Speaking to reporters in the hallways of the Capitol, Republican senators made a variety of arguments in Mr. Trump’s defense: that the matter should be decided by federal prosecutors, that the trial was unconstitutional since he is an ex-president, and that Mr. Trump’s words to his supporters fell short of the legal standard for incitement.
Some argued that Mr. Trump’s language was no different from passionate statements coming from Democrats in opposing the former president. And one, Senator Roy Blunt of Missouri, compared the rampage at the Capitol to protests for racial justice last year that turned violent, suggesting that the former president could not be held to account for the Jan. 6 riot any more than Democrats could for those events.
“I mean, you have a summer where people all over the country were doing similar kinds of things,” said Mr. Blunt, the fourth-ranking Republican. “I don’t know what the other side will show from Seattle and Portland and other places.”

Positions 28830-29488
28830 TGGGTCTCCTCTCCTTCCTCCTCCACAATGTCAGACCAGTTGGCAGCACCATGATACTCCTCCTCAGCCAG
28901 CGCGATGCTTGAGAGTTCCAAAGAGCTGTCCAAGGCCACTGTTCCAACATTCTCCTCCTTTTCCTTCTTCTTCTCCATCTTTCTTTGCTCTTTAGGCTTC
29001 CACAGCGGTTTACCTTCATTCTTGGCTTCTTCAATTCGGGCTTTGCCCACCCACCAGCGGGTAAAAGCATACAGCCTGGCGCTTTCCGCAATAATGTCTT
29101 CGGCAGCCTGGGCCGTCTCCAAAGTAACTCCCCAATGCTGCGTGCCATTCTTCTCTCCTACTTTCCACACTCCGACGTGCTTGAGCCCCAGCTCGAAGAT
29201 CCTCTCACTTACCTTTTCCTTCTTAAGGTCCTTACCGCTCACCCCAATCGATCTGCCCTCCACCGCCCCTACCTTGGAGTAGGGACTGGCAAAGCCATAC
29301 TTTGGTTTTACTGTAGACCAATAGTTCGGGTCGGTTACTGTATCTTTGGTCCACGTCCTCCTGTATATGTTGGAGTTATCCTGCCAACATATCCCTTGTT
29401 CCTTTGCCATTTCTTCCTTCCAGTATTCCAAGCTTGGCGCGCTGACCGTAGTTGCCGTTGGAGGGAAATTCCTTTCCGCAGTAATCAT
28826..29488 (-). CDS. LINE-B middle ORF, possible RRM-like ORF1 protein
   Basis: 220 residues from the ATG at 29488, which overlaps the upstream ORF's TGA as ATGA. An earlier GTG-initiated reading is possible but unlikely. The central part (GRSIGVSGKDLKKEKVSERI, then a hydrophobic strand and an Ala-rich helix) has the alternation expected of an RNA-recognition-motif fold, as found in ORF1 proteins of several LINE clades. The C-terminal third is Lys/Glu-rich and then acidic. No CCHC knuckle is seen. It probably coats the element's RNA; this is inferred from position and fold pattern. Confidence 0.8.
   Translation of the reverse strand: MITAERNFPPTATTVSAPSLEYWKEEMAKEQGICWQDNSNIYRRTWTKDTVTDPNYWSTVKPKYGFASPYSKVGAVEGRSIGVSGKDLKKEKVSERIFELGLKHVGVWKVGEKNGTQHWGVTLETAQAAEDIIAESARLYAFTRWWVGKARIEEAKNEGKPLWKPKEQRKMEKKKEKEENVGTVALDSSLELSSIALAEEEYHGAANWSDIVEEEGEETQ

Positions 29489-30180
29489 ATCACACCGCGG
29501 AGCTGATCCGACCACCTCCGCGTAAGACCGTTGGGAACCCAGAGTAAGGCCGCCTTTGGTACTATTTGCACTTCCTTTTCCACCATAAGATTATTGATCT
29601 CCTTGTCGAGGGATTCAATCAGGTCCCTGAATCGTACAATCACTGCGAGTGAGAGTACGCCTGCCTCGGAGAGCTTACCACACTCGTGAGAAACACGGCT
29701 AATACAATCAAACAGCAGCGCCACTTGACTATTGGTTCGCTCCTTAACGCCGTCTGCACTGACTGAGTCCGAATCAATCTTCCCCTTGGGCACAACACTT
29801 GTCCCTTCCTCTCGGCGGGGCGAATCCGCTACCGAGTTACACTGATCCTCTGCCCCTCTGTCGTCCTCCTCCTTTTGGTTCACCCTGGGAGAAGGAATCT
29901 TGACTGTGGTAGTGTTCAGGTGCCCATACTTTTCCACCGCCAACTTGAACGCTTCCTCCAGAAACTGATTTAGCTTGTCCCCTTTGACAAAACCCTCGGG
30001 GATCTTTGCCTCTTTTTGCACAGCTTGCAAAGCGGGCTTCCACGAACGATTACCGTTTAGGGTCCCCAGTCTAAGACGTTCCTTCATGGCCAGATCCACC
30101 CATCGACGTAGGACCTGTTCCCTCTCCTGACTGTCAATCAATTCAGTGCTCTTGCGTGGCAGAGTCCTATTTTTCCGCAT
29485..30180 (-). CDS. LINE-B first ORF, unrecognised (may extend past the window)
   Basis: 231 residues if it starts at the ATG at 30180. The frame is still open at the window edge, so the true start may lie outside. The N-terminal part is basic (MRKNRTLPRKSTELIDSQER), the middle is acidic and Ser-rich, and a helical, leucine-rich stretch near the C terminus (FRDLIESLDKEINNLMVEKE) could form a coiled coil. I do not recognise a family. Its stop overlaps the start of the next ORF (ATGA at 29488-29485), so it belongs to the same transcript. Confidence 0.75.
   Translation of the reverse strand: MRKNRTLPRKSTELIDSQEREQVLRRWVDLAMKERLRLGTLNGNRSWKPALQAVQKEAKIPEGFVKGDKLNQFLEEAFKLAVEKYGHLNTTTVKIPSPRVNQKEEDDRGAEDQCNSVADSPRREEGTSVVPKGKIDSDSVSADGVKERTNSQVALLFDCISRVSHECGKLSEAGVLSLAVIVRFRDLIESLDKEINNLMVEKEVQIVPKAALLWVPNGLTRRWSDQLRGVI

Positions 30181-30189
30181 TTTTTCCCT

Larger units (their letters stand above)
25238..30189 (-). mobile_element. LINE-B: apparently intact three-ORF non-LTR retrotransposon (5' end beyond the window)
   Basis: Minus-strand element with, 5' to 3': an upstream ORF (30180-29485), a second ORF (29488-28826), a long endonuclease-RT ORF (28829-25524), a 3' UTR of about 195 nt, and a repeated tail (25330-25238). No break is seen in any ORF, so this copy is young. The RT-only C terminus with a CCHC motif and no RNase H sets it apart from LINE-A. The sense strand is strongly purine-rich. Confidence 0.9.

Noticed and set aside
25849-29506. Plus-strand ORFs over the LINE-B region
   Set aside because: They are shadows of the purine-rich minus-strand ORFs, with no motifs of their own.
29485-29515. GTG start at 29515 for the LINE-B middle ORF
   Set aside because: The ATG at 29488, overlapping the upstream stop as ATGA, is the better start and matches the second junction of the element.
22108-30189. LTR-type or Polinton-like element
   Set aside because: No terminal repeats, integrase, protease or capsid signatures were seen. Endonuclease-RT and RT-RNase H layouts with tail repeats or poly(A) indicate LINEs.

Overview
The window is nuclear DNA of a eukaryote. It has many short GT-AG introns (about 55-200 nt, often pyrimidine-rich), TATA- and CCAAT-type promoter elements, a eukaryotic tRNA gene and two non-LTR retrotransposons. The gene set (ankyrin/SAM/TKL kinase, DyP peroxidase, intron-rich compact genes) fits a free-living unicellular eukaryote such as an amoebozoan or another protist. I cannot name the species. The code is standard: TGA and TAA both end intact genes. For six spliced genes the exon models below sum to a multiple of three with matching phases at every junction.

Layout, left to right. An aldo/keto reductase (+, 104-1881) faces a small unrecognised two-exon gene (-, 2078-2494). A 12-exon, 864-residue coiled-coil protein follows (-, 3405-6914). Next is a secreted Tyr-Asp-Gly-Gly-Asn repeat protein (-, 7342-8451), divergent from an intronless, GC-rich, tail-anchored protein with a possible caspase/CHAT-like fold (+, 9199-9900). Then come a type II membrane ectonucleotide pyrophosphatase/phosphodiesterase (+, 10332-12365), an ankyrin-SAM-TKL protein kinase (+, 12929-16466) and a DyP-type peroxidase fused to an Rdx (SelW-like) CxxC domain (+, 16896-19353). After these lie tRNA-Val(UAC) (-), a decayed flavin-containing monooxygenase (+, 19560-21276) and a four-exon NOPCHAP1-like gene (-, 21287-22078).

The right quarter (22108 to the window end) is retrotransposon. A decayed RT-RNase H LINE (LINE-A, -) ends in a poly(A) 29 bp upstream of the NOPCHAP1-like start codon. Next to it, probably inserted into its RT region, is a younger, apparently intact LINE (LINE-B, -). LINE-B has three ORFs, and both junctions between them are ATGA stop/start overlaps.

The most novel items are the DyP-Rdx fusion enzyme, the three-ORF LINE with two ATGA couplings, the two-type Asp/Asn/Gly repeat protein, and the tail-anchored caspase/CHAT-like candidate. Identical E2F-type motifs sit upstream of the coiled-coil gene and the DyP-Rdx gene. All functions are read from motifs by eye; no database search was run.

He added that he “didn’t see a case a prosecutor could make against the president.” (The standard for conviction in impeachment is different than in a criminal trial; prosecutors must prove the official committed treason, bribery or “high crimes and misdemeanors” — typically understood as the use of power to threaten the constitutional order — not necessarily that he broke a law.)
Forty-four Republican senators — all but six in the Senate — voted on Tuesday against moving forward with the trial, arguing that it is unconstitutional since Mr. Trump is no longer in office. Seventeen Republicans would have to join every Democrat to achieve the two-thirds threshold for an impeachment conviction.
Asked if anything had changed after he viewed the video on Wednesday, Senator Tim Scott, Republican of South Carolina, said he believed House managers would “at best” get six Republicans to vote for conviction.
“Probably five, but maybe six,” Mr. Scott said.
The six Republican senators who voted to move forward with the trial were: Senators Susan Collins of Maine, Lisa Murkowski of Alaska, Mitt Romney of Utah, Bill Cassidy of Louisiana, Patrick J. Toomey of Pennsylvania and Ben Sasse of Nebraska.
Senator John Barrasso of Wyoming, the No. 3 Republican, said he wished Mr. Trump had “used different language,” but “I don’t think it’s constitutional” for the Senate to try him.
“For those of us that truly don’t believe that we have that constitutional authority, that becomes a pretty big obstacle for them to overcome,” he said.
Senator Thom Tillis, Republican of North Carolina, said the video made him “angry,” but that Mr. Trump had not been the only one using overheated political messaging.